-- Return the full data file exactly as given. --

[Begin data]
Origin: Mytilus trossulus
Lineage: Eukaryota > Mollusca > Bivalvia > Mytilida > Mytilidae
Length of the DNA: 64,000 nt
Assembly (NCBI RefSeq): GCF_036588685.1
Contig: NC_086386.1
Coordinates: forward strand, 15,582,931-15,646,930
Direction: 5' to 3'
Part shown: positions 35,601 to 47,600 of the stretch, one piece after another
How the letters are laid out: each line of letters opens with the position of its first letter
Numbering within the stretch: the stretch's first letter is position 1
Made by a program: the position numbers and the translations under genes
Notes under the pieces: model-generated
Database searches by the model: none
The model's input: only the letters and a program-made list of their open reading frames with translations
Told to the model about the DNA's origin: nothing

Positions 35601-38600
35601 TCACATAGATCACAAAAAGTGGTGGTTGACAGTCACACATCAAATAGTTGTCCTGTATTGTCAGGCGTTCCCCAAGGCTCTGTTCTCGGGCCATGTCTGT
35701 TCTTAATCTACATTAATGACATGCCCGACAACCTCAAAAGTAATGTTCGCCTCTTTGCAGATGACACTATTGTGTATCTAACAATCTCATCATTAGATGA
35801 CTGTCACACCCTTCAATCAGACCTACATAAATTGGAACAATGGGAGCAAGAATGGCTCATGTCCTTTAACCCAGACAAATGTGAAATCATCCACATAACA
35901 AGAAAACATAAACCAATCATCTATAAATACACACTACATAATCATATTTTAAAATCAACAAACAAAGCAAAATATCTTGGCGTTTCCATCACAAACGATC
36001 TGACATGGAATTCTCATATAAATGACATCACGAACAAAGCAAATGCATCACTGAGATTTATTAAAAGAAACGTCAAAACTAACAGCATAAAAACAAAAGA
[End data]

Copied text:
Origin: Mytilus trossulus
Lineage: Eukaryota > Mollusca > Bivalvia > Mytilida > Mytilidae
Length of the DNA: 64,000 nt
Assembly (NCBI RefSeq): GCF_036588685.1
Contig: NC_086386.1
Coordinates: forward strand, 15,582,931-15,646,930
Direction: 5' to 3'
Part shown: positions 35,601 to 47,600 of the stretch, one piece after another
How the letters are laid out: each line of letters opens with the position of its first letter
Numbering within the stretch: the stretch's first letter is position 1
Made by a program: the position numbers and the translations under genes
Notes under the pieces: model-generated
Database searches by the model: none
The model's input: only the letters and a program-made list of their open reading frames with translations
Told to the model about the DNA's origin: nothing

Positions 35601-38600
35601 TCACATAGATCACAAAAAGTGGTGGTTGACAGTCACACATCAAATAGTTGTCCTGTATTGTCAGGCGTTCCCCAAGGCTCTGTTCTCGGGCCATGTCTGT
35701 TCTTAATCTACATTAATGACATGCCCGACAACCTCAAAAGTAATGTTCGCCTCTTTGCAGATGACACTATTGTGTATCTAACAATCTCATCATTAGATGA
35801 CTGTCACACCCTTCAATCAGACCTACATAAATTGGAACAATGGGAGCAAGAATGGCTCATGTCCTTTAACCCAGACAAATGTGAAATCATCCACATAACA
35901 AGAAAACATAAACCAATCATCTATAAATACACACTACATAATCATATTTTAAAATCAACAAACAAAGCAAAATATCTTGGCGTTTCCATCACAAACGATC
36001 TGACATGGAATTCTCATATAAATGACATCACGAACAAAGCAAATGCATCACTGAGATTTATTAAAAGAAACGTCAAAACTAACAGCATAAAAACAAAAGA